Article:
Forno Bravo Forum: The Wood-Fired Oven Community

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brickie in oz 03-29-2009 03:54 AM

Hi
 
1 Attachment(s)
I did a course last weekend with Alan Watt on Wood Fired Pizza Ovens.

Here is mine so far, I started it yesterday morning and it took about 4 hours to get to the oven base completed.

Jed 03-29-2009 02:55 PM

Re: Hi
 
Hey Brickie,

Welcome to this site.

Your oven base looks great! Off to a super start.

Will you include a refractory insulation under your cooking floor, or will your cooking floor set directly on the holey bricks?

What style and material will you use to finish the outside of your oven?

At the rate you are going, you will be cooking soon!

Keep us posted with your pictures.

JED

brickie in oz 03-30-2009 12:39 AM

Re: Hi
 
Hi Jed.

I put a 40mm calcium silicate board under the bricks and filled the holes in the bricks with a strong mortar mix, the bricks have sand underneath them too.

The outer oven will be castable refractory concrete with thermal blanket on top, then a concrete cover and rendered.

I intend to mimic the lower arch for the oven opening.
I picked up some terracotta tiles for the outer surround today, so I should get it finished off on Sunday next. :o

Hopefully we can have a Pizzafest for Easter....:p

How long do you think it should be cured once the sand molding is taken out?

Jed 03-30-2009 11:04 AM

Re: Hi
 
The 'curing' question....

There is a thread on this forum that details the 'prescribed' curing program. Most of us have used this program with good success.

Since you work with cement (concrete- mortar), you know the cure is a chemical process that uses water. The cement won't reach it's 'near maximum' strength for 28 days after setting, and it needs moisture to complete this chemical reaction.

With your first curing fire, you begin to drive the moisture from the cement, cutting short the chemical curing process. So the question is 'how strong, is strong enough?" The cement that is involved with the dome of the oven is the only cement that is effected by this curing process, and the dome is a shape that will hold itself together. So if the cement doesn't come to full strength, so what? Strong enough is strong enough..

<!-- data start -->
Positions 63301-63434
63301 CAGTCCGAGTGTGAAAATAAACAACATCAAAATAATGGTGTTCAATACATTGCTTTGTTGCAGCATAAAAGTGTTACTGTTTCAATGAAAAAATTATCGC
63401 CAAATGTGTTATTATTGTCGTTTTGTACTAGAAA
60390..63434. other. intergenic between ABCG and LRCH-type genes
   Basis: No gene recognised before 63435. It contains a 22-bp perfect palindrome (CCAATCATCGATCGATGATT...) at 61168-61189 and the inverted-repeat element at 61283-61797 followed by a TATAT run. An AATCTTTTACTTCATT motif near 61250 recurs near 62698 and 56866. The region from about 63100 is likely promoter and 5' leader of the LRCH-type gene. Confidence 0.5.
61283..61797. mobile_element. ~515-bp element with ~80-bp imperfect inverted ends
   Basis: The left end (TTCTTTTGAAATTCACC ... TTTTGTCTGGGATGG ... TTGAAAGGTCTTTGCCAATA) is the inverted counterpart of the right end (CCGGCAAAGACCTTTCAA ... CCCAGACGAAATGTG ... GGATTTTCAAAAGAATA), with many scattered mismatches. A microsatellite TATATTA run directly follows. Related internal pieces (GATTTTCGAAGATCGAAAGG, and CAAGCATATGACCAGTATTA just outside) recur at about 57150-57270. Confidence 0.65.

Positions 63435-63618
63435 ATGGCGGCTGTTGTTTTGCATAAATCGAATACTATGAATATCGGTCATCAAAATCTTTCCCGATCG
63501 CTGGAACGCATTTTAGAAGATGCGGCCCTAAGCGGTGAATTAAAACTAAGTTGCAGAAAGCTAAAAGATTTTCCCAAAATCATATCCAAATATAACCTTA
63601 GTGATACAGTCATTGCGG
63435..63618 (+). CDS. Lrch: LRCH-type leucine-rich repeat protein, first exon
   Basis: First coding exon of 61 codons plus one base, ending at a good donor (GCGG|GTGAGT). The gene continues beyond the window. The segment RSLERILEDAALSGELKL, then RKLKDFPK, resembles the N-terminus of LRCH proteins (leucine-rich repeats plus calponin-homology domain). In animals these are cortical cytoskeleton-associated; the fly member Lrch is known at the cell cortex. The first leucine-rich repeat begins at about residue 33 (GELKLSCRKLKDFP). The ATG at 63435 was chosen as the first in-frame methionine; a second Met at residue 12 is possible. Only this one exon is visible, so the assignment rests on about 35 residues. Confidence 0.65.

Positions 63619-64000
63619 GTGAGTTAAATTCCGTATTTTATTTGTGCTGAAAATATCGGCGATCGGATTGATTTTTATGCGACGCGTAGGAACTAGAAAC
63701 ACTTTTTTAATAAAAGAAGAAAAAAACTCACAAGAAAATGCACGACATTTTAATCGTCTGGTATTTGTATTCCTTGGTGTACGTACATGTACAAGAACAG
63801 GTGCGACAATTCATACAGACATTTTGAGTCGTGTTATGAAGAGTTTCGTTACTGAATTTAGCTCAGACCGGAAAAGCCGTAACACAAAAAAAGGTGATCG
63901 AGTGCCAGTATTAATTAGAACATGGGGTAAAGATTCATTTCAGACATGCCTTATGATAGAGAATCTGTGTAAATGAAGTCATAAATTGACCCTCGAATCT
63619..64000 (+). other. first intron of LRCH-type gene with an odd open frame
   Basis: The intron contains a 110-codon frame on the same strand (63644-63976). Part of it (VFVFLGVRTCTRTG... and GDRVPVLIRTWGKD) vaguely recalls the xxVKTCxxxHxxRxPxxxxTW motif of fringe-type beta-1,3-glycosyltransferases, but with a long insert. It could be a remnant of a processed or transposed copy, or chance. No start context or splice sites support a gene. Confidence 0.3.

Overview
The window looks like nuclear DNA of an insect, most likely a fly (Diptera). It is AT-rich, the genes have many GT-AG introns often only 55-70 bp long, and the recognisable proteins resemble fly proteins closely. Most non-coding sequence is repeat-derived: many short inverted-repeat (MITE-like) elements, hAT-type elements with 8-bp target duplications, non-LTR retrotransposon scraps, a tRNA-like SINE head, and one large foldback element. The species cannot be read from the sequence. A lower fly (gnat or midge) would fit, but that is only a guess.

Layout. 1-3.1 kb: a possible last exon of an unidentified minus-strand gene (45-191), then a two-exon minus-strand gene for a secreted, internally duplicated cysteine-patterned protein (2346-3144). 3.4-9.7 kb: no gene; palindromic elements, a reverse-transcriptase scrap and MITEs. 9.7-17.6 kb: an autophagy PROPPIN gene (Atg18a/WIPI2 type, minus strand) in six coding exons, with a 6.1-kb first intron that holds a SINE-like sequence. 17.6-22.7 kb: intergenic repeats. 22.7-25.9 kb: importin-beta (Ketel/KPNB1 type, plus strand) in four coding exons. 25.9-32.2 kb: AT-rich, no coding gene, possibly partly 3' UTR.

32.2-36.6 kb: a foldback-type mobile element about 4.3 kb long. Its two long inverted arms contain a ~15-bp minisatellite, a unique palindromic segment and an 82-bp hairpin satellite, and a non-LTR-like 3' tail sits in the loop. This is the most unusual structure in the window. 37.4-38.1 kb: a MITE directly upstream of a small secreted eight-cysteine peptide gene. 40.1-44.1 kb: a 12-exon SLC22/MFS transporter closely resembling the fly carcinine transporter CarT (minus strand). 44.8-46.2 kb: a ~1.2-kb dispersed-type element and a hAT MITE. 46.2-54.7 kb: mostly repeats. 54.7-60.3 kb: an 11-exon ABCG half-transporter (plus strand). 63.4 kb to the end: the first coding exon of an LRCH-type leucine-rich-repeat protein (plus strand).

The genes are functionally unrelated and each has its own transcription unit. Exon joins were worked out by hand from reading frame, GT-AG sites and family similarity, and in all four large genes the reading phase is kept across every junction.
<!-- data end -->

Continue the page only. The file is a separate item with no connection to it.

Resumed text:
The general procedure for curing the oven is to let the dome set for a week or so before starting the 'curing fires', and build small fires in the first days, and ever larger fires over the following days for a week or two before building a full - big - hot fire. The other issue to be aware of is that the fire will turn the water in the cement to steam or vapor which expands in size relative to the water. If it expands to fast, it can cause cracking to occur in the cement.

So the upshot is read the thread that details a curing process and get busy with the fires.

http://www.fornobravo.com/forum/f16/...uring-767.html

Does the manufacturer for your castable refractory concrete detail a curing procedure? This oven curing procedure is designed around a fire brick oven. I don't know how the castable material will be different.

Hope this helps. Good luck with the build!

JED

brickie in oz 03-30-2009 01:02 PM

Re: Hi
 
Thanks Jed. :)

So Easter will be out then....?:(
Not to worry, Id rather have a good strong oven than set a date by which to use it.

brickie in oz 04-04-2009 06:17 PM

Re: Hi
 
3 Attachment(s)
More pics of the progress.
The sand dome with flue opening in place, and the brickwork almost done.

Cheers, Allan


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